Research by Peter Kriz, M.D., found that less physically mature players took on average 54 days – 21 days or nearly 40 percent longer – to recover compared to more physically mature players. Kriz said the findings further highlight the need for student athletes in collision sports to compete with similar-aged players and that there is risk in having younger, more talented athletes “play up” on varsity teams.
“Unlike other contact-collision scholastic sports with a high incidence of concussion, high school ice hockey lacks stratification by age grouping, largely because of prohibitive costs associated with equipment, transportation and ice time incurred with fielding varsity, junior varsity and freshman teams,” said Kriz. “Consequently, it’s not uncommon at the varsity level for younger, less physically mature players to oppose older players with increased strength, power and speed.”
The study, currently published online in The Journal of Pediatrics, assessed disparities in age, size, and physical maturity level among concussed adolescent ice hockey players 13 to18 years of age, and was performed at Hasbro Children’s Hospital, Boston Children’s Hospital, and South Shore Hospital, in Weymouth, Massachusetts. Additionally, the study also found that lighter weight among males and heavier weight among females increased the probability of experiencing prolonged concussion.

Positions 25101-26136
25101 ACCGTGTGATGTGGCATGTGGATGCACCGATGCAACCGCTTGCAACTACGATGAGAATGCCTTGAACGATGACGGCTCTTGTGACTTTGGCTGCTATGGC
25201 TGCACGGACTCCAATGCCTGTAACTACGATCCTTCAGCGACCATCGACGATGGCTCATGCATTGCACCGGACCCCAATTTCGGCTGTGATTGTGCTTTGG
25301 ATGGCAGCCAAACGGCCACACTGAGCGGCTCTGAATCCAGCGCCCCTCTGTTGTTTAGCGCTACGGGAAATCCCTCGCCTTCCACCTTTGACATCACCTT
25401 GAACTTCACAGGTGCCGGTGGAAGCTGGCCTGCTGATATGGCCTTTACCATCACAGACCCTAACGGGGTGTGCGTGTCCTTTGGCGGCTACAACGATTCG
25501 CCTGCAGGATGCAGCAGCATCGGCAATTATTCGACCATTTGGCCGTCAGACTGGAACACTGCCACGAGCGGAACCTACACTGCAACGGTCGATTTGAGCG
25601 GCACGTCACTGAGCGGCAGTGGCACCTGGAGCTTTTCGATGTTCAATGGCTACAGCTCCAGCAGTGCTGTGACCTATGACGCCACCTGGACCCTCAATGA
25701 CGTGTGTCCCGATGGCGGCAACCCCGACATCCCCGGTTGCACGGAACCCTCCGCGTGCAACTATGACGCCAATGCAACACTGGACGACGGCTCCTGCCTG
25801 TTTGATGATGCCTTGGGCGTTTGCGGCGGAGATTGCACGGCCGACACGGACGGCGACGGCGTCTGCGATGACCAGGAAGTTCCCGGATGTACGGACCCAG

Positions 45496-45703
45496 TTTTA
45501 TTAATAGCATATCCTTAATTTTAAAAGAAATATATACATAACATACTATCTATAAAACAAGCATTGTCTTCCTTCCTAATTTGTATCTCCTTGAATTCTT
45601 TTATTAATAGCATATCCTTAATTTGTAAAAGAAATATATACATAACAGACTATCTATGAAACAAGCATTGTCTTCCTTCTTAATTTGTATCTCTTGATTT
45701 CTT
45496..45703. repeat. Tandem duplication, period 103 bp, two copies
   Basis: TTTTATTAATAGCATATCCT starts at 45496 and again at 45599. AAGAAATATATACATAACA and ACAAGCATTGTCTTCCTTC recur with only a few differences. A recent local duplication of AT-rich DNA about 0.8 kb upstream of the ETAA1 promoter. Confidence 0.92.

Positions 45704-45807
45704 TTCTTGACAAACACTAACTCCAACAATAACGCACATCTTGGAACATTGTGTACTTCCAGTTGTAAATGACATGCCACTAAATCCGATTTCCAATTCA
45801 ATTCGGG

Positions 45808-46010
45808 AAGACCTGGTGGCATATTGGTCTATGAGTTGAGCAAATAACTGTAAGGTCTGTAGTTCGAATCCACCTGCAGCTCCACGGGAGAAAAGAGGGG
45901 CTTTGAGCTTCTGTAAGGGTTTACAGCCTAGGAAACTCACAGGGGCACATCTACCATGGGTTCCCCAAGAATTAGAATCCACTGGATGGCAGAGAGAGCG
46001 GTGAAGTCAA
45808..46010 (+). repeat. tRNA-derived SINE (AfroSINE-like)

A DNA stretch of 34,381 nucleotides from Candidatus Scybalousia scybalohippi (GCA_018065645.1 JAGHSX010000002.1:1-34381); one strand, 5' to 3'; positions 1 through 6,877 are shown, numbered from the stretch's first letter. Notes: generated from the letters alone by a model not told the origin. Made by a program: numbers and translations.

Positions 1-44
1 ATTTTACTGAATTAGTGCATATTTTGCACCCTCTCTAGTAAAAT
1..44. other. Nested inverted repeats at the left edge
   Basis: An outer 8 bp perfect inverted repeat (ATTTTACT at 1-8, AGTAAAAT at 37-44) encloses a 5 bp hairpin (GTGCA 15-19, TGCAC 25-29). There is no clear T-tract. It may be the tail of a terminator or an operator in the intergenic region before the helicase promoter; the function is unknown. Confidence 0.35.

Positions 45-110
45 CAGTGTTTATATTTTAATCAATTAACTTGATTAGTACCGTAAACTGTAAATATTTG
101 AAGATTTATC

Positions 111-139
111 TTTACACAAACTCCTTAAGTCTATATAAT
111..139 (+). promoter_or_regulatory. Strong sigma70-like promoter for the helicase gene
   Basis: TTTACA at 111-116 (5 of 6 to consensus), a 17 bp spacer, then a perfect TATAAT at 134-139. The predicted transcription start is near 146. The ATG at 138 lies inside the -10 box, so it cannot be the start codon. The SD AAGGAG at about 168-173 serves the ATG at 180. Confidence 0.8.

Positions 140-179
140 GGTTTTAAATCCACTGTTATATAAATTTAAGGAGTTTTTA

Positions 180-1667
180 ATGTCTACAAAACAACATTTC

Concussion has been reported to be the most common youth ice hockey injury, representing more than 15 percent of all injuries in nine to 16-year-old players and nearly 25 percent of injuries among male high school players.
The study’s results challenge recent opinion, which has suggested that collision sport participation be postponed until freshman year or 14 years of age. “Sixty-five percent of freshman male ice hockey players in our study were in early stages of pubertal development and none were postpubertal,” said Kriz.
The findings also support concerns within the youth athletic community that adolescents might have longer recoveries from concussions than adults.
“Our findings have important implications for policy decisions related to grouping for high school ice hockey players,” explained Kriz. “While economic considerations often dictate whether a school fields ice hockey teams other than varsity, we support, at the very least, the establishment of junior varsity ice hockey by state interscholastic leagues for the purposes of player development and improved safety for undersized, peripubertal male players.”
Additionally, policies pertaining to high school football and boys’ lacrosse — two other collision sports which commonly permit underclassmen to “play up” on varsity teams — may ultimately be impacted by these findings, as lighter, less physically mature players may be at risk of prolonged concussion symptoms.
Kriz recommends that, until further studies determine valid physical maturity indicators, arbitrary age and grade cutoffs should not be used to determine when adolescent athletes are ready to participate in collision sports.
“Until such studies are available, collision-sport high school athletes should play in leagues grouped by relative age,” said Kriz. “Highly-skilled, peripubertal collision sport athletes should also be discouraged from ‘playing up’ at the varsity level with post-pubertal competitors three to four years their senior.”